Author(s): Hussong JW, Rodgers GM, Shami PJ, Hussong JW, Rodgers GM, Shami PJ
Abstract Share this page
Abstract Angiogenesis plays a key role in solid tumor growth. The purpose of this work was to study angiogenesis in acute myeloid leukemia (AML). We stained bone marrow samples from 20 adult patients with untreated AML and 20 normal controls using endothelial cell markers (ULEX-E and von Willebrand factor [vWF]). The number of vessels per millimeter length of bone marrow core biopsy specimen was scored by light microscopy. Using ULEX-E staining, AML marrows had (average +/- SEM) 8.3 +/- 3.6 vessels/mm (range, 3.7-19.3), whereas normal marrows had 4.3 +/- 1.8 vessels/mm (range, 1.6-7.9). A similar difference was noted using vWF staining (8.6 +/- 3.0 vessels/mm vs 4. 9 +/- 2.2 vessels/mm in AML vs normal bone marrows, respectively). The differences between the numbers of vessels/mm in AML and normal marrows were highly significant (P <.0001 for both ULEX-E and vWF staining). When analyzed by FAB category, there was no difference in the average number of vessels/mm among the different subgroups of AML. Using reverse transcriptase polymerase chain reaction, we observed that the HL-60 and U937 human AML cell lines and 4 of 4 freshly isolated AML cells from untreated patients expressed mRNA for vascular endothelial growth factor (VEGF). Both cell lines as well as all fresh AML isolates tested expressed VEGF protein. Basic fibroblast growth factor was expressed only in HL-60 cells and in only 3 of 4 fresh AML samples. These observations suggest that angiogenesis may play a role in the pathogenesis of AML. Inhibition of angiogenesis could constitute a novel strategy for the treatment of AML. (Blood. 2000;95:309-313).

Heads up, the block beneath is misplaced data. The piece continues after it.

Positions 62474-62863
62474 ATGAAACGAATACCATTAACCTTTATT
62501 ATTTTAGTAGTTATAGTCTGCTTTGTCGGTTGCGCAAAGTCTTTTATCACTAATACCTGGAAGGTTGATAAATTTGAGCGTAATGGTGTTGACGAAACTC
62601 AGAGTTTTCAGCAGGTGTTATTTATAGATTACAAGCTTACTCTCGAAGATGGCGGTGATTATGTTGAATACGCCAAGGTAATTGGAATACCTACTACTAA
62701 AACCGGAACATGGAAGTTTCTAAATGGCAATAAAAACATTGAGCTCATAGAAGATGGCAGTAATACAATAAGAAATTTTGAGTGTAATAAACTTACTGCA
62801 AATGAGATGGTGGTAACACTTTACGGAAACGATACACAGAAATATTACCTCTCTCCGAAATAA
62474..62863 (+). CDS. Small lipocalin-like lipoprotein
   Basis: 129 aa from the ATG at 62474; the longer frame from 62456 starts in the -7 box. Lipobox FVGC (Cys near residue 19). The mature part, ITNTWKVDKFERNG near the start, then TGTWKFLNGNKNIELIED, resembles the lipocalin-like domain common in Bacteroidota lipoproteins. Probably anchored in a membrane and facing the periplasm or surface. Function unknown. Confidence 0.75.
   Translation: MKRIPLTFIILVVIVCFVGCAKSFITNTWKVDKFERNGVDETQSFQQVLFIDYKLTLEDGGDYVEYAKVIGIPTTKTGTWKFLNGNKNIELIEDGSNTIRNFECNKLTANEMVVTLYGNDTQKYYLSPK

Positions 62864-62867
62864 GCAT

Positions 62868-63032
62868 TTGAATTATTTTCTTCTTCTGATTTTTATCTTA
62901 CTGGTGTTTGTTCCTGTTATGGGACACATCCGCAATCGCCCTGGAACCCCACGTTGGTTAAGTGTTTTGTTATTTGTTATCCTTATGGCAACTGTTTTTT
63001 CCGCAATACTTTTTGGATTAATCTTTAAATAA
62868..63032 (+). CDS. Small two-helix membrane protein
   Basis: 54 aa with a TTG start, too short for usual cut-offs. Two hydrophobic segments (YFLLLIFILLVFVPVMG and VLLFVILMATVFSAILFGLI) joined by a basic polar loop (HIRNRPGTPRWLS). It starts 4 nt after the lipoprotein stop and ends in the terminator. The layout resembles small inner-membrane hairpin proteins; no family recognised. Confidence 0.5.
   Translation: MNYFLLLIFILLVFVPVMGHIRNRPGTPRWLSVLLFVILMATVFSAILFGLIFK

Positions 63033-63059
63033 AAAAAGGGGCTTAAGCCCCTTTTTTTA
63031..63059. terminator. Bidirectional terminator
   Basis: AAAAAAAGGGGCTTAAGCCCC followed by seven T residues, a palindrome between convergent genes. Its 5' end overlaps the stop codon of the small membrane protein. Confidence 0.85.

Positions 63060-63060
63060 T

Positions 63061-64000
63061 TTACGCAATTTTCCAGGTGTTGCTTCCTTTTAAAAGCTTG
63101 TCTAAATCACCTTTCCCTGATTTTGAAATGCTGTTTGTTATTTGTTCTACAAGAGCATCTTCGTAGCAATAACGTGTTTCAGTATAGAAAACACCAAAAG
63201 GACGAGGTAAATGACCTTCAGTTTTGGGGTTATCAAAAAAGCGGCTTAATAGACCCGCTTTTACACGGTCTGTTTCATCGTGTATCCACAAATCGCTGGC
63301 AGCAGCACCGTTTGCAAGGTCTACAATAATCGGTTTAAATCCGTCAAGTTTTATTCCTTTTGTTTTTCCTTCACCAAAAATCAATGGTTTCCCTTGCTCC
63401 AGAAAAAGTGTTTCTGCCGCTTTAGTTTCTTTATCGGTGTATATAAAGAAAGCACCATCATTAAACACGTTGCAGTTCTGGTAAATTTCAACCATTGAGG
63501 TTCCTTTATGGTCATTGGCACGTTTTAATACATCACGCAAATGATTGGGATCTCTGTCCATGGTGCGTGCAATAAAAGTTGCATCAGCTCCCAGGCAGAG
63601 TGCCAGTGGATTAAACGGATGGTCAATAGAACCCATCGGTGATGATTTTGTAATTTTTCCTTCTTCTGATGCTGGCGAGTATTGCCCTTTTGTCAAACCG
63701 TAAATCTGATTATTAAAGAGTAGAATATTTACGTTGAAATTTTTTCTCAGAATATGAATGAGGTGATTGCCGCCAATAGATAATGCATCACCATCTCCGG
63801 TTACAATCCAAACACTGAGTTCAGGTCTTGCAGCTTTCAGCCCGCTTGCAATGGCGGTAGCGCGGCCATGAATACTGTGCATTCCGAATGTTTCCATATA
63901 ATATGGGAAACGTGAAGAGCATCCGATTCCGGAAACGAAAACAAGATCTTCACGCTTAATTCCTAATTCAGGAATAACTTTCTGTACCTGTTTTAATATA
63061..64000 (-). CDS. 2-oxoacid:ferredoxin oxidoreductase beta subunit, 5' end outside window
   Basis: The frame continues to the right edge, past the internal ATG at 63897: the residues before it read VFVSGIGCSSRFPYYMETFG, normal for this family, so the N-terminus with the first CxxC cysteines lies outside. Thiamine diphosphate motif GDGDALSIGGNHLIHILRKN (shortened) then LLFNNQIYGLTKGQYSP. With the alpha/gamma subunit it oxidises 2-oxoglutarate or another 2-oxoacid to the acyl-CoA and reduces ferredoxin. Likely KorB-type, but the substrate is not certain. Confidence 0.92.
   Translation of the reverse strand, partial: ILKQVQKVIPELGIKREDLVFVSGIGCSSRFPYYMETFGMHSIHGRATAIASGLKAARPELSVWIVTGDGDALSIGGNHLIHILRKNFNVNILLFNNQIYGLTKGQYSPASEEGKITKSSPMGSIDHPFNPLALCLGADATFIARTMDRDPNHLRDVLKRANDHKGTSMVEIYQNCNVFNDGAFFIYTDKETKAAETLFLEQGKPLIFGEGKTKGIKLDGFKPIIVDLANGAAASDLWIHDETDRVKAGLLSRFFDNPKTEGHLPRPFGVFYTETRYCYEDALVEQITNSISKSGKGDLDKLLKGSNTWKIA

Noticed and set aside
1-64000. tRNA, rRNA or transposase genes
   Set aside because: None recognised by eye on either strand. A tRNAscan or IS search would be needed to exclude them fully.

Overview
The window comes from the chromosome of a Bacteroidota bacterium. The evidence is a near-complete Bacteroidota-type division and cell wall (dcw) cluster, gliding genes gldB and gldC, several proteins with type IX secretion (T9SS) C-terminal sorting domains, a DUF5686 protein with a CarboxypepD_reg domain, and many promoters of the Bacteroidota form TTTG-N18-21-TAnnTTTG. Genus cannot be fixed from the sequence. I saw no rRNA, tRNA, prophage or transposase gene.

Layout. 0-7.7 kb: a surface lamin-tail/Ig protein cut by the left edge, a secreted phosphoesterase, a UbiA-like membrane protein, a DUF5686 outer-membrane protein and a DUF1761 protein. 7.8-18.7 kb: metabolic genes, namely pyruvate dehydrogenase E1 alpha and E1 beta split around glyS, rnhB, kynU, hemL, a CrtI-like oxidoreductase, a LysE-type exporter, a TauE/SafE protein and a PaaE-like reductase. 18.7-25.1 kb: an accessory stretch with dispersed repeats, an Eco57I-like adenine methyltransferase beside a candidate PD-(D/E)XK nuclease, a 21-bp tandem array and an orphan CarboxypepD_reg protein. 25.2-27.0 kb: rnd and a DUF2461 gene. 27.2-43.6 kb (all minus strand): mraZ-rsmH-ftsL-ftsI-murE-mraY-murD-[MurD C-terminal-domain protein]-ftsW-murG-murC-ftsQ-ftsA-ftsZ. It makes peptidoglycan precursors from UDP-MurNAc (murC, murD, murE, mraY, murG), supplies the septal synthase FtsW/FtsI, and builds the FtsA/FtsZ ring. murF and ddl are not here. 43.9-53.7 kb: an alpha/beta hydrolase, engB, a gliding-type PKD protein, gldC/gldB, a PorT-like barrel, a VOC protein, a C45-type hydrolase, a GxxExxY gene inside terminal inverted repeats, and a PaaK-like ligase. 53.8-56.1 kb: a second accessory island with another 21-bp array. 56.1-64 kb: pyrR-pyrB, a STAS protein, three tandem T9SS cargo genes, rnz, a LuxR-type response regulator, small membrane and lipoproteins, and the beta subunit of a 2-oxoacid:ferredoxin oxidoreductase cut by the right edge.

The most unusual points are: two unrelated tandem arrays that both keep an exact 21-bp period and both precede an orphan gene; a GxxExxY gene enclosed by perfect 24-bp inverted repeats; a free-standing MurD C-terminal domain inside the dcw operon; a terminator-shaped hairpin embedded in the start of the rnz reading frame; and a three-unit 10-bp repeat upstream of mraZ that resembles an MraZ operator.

This article was published in Blood
and referenced in Advances in Oncology Research and Treatments